month = "1",
day = "1",
doi = "10.1016/j.reprotox.2019.06.012",
language = "English (US)",
journal = "Reproductigve Toxicoloy",
issn = "0890-6238",
publisher = "Elsevier Inc.",

}

TY - JOUR

T1 - In utero exposure to poly− and perfluoroalkyl substances (PFASs) and subsequent breast cancer

AU - Cohn, Barbara A.

AU - La Merrill, Michele

AU - Krigbaum, Nickilou Y.

AU - Wang, Miaomiao

AU - Park, June Soo

AU - Petreas, Myrto

AU - Yeh, Gregory

AU - Hovey, Russell C.

AU - Zimmermann, Lauren

AU - Cirillo, Piera M.

PY - 2019/1/1

Y1 - 2019/1/1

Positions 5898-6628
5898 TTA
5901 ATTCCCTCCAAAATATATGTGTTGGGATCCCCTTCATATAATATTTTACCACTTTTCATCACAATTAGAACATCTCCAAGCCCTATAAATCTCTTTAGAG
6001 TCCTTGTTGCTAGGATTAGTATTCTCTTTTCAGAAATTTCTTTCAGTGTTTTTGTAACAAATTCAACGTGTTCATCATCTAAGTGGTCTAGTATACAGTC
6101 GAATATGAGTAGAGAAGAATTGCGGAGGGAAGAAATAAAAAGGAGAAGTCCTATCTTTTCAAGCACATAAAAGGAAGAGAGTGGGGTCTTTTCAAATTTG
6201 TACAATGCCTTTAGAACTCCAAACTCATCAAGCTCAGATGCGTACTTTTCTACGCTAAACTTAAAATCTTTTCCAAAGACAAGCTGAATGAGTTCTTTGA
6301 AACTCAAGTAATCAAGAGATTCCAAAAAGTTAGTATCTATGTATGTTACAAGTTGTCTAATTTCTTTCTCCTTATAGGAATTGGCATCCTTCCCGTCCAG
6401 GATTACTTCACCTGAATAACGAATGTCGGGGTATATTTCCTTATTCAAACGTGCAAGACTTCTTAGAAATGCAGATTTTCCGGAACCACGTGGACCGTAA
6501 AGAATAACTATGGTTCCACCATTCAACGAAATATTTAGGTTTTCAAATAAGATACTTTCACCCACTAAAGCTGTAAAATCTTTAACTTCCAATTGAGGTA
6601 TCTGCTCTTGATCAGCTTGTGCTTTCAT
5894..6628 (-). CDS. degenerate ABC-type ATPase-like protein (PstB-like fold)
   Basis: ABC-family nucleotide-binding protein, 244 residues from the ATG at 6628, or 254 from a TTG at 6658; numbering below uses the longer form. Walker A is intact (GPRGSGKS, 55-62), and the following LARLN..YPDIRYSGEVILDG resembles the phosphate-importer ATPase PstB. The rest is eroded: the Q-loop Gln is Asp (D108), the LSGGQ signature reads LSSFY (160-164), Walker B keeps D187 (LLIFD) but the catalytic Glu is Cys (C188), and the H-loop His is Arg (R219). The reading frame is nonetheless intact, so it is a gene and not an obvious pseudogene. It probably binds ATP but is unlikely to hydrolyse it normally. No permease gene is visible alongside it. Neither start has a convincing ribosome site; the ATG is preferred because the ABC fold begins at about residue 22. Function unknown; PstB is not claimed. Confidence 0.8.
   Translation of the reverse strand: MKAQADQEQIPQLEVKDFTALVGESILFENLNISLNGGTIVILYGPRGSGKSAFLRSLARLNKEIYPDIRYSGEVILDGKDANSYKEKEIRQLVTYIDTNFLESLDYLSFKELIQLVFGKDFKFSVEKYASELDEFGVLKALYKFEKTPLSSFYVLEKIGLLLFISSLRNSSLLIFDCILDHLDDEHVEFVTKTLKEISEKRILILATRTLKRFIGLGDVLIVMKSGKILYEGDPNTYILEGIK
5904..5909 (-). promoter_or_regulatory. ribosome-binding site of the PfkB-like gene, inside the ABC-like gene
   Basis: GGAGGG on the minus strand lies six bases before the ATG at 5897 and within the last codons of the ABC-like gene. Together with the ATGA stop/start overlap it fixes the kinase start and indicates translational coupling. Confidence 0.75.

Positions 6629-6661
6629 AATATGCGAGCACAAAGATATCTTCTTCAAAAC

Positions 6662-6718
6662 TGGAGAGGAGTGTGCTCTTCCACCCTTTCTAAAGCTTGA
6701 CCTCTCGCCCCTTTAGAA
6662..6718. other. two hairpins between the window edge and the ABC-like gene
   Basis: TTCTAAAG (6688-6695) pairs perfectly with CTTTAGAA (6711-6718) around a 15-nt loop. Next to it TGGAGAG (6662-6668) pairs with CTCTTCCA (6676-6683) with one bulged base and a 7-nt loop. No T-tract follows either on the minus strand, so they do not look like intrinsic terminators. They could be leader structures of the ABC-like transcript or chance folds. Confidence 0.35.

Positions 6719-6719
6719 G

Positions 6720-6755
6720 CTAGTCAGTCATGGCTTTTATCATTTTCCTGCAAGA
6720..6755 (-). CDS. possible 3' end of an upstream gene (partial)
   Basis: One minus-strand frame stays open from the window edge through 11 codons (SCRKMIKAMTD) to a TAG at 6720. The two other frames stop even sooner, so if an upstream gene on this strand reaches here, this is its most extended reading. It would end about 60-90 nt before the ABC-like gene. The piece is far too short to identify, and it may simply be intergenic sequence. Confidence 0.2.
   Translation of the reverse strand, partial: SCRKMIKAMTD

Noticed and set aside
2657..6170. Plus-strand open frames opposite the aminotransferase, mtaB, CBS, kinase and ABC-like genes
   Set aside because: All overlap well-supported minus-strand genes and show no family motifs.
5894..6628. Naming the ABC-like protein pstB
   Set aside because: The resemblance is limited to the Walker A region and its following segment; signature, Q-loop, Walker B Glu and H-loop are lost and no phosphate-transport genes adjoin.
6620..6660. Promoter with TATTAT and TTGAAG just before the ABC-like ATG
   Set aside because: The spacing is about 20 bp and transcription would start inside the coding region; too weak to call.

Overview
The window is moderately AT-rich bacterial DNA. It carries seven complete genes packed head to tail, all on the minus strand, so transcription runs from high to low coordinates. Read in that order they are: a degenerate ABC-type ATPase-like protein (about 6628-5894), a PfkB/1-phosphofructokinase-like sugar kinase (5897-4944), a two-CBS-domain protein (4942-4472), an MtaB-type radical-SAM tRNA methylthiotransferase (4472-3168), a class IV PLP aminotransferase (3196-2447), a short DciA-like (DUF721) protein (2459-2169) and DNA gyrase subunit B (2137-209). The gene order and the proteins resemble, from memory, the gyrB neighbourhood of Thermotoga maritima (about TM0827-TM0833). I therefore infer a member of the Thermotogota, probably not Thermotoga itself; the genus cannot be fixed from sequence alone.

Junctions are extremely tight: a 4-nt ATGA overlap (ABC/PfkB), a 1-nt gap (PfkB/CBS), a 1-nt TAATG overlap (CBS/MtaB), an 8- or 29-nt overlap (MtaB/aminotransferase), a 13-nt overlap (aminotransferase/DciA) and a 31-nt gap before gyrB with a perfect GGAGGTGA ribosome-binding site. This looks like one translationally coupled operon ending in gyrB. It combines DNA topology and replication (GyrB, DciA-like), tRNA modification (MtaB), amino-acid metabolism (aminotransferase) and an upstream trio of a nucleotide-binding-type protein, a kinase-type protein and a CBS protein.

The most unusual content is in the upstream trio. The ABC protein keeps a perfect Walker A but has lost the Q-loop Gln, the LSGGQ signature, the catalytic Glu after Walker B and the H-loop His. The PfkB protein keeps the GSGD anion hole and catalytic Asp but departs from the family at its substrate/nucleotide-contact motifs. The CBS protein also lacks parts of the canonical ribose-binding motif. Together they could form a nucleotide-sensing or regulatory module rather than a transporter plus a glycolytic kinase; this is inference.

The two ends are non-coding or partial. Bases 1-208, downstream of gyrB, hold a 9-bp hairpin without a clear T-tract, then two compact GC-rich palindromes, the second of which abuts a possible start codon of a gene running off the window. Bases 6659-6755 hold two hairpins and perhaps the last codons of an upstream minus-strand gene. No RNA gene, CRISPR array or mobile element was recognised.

N2 - We tested the hypothesis that maternal perinatal serum levels of poly and perfluoroalkyl substances (PFASs) predict risk for breast cancer in daughters in a 54-year follow-up of 9300 daughters born 1959–1967 in the Child Health and Development Studies pregnancy cohort. Total cholesterol and PFASs were measured in archived maternal perinatal serum for 102 daughter breast cancer cases diagnosed by age 52, and 310 controls matched on birth year and blood draw trimester. High maternal N-ethyl-perfluorooctane sulfonamido acetic acid (EtFOSAA), a precursor of perfluorooctane sulfonic acid (PFOS), in combination with high maternal total cholesterol predicted a 3.6-fold increased risk of breast cancer (pinteraction<0.05). Conversely, maternal PFOS was associated with decreased daughters’ breast cancer risk. Predictions were robust to alternative modeling and independent of other maternal factors. Future generations continue to be exposed to ubiquitous, persistent PFASs. These findings are relevant to breast cancer prevention if confirmed experimentally and where possible, in additional epidemiology studies of internal doses of PFASs and other chemical mixtures especially during vulnerable windows in early life.